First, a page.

Super Bowl LI Judge Robart and That Executive Order
Even the Super Bowl Ads are now being parsed. For example, in the Washington Post’s Daily 202, courtesy of James Hohmann, a good percentage of the main ads are analyzed and found to be both political and, either subtly or blatantly, critical of President Trump’s executive order on immigration. Aside from the fact that most of these ads have been planned a fair time in advance, it is clear that you can see the current divisions in America wherever you choose to look.
Because the media won't let you not see them. The pundits, the headlines, the commentary: it's all pointing out loudly how violent and angry the mood is. Without spending too much time analyzing who is angry and violent. (hint: they're the ones who didn't vote for the current administration).
How daring would Lady Gaga be? Would she out beyonce Beyonce? Nope. In what was a long (apologies to all you LG fans) and rather gentle (if thumping) attempt to celebrate both unity and diversity in America, her performance was tight and theatrical and not much else. The symbolism was more in the fact that it was her doing the singing. And not, say, The Gatlin Brothers.
And the actual players? Martellus Bennett will pass on the White House reception for the winning team. Brady has been diplomatically quiet about his MAGA hat. And Matt Ryan will have the following months - and likely years - to reflect on what he might have done to have held on to an incredible lead. But the cruelty of the Falcon's loss is why we watch professional sports. Amazing games have to include unbelievable heartbreak. No heartbreak. No amazing.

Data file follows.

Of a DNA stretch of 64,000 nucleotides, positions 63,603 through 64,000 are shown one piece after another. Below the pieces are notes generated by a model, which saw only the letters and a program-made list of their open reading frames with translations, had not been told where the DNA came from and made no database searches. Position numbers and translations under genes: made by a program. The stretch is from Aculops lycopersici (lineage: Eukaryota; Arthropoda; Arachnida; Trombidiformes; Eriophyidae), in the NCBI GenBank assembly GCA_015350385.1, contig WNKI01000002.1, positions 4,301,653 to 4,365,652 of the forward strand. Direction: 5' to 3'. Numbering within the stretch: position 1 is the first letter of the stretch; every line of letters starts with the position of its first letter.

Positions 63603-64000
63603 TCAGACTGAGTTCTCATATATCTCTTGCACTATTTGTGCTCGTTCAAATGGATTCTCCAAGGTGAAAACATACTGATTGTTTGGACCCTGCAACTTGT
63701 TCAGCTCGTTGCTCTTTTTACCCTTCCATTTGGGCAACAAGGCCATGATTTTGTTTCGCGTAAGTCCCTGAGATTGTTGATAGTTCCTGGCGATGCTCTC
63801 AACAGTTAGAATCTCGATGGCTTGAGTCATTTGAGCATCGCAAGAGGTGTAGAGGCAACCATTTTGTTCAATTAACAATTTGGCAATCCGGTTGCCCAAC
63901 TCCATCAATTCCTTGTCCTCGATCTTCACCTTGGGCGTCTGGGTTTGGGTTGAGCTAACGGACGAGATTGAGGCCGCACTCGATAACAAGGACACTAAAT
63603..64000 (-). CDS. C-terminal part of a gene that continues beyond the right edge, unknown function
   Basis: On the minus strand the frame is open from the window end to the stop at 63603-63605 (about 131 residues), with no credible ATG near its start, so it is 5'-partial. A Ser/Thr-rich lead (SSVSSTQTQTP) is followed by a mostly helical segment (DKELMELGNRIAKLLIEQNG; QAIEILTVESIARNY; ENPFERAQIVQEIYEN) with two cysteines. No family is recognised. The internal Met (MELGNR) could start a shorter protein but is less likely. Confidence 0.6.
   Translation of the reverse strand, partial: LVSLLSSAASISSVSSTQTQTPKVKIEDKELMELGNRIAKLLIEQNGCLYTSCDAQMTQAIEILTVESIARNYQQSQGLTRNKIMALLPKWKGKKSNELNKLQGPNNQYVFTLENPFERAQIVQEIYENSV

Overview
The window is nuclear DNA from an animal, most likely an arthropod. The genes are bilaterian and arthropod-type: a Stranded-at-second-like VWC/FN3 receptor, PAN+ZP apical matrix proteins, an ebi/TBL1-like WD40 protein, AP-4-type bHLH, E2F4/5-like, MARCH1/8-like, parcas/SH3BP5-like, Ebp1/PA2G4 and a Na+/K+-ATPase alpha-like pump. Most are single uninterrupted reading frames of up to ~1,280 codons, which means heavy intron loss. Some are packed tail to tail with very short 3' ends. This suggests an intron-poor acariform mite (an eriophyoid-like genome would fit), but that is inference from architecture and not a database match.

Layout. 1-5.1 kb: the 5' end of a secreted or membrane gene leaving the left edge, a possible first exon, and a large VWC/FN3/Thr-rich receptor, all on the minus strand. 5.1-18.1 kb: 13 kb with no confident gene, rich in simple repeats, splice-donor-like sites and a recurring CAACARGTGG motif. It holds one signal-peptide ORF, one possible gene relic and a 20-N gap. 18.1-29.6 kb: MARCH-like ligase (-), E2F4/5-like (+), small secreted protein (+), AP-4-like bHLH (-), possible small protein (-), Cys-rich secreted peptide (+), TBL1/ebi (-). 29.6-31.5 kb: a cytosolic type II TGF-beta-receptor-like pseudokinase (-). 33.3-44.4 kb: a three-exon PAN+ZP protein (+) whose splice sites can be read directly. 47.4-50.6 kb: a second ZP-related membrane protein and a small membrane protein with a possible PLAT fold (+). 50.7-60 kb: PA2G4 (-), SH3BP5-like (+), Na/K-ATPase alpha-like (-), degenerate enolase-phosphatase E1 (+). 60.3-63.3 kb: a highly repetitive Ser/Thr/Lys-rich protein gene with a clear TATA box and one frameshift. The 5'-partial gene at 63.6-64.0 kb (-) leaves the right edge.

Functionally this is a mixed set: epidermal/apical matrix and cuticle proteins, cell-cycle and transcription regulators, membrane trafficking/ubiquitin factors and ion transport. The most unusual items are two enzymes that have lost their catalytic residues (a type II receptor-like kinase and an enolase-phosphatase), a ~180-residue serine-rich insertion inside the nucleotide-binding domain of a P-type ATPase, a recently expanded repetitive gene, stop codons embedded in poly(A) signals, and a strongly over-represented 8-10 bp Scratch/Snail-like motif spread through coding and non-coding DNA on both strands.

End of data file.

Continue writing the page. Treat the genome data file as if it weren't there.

But it is also incredible that the actual coverage of what will be considered one of the greatest games in professional football was almost overshadowed by the controversy over President Trump's executive order on immigration. And Judge Robart's temporary restraining order. An appeal by what must still be a reluctant Justice Department has already been slowed down by the 9th circuit in San Francisco. The Justice Department was denied an immediate reinstatement of the travel ban (which is really about vetting), and hearings have been set for this Tuesday.
The legal battle that will ensue is pretty hard to shoehorn into a sports metaphor. The 9th circuit is America's most liberal circuit court of appeals. The DOJ is going have to do the administration's tough work - uh, they are the administration actually, even if they don't really accept that yet - and this may end up in the Supreme Court. Which hopefully will have 9 members by the time the case theoretically reaches it's hallowed steps.
It's reasonable to be astonished - as the Washington Time's Charles Hurt was this past weekend - that the President's constitutional right to decide matters concerning the security of the nation, have been conflated with progressive battle cries on rainbow-like diversity. Even as America's safety and security is what guarantees those very rainbow rights. Unlike places like Yemen, Iran, Libya, Syria, Sudan, Iraq, or Somalia. But denouncing any perceived discrimination of any kind is valued higher than careful vetting of those who have been granted the privilege to pass through the nation's borders. At least by the screaming left. And by Judge Robart. And likely by most of the 9th circuit.
Good luck to the administration. They may need a Tom Brady miracle to fight their way successfully through this case.Posted by Keeley at February 7, 2017 3:36 PM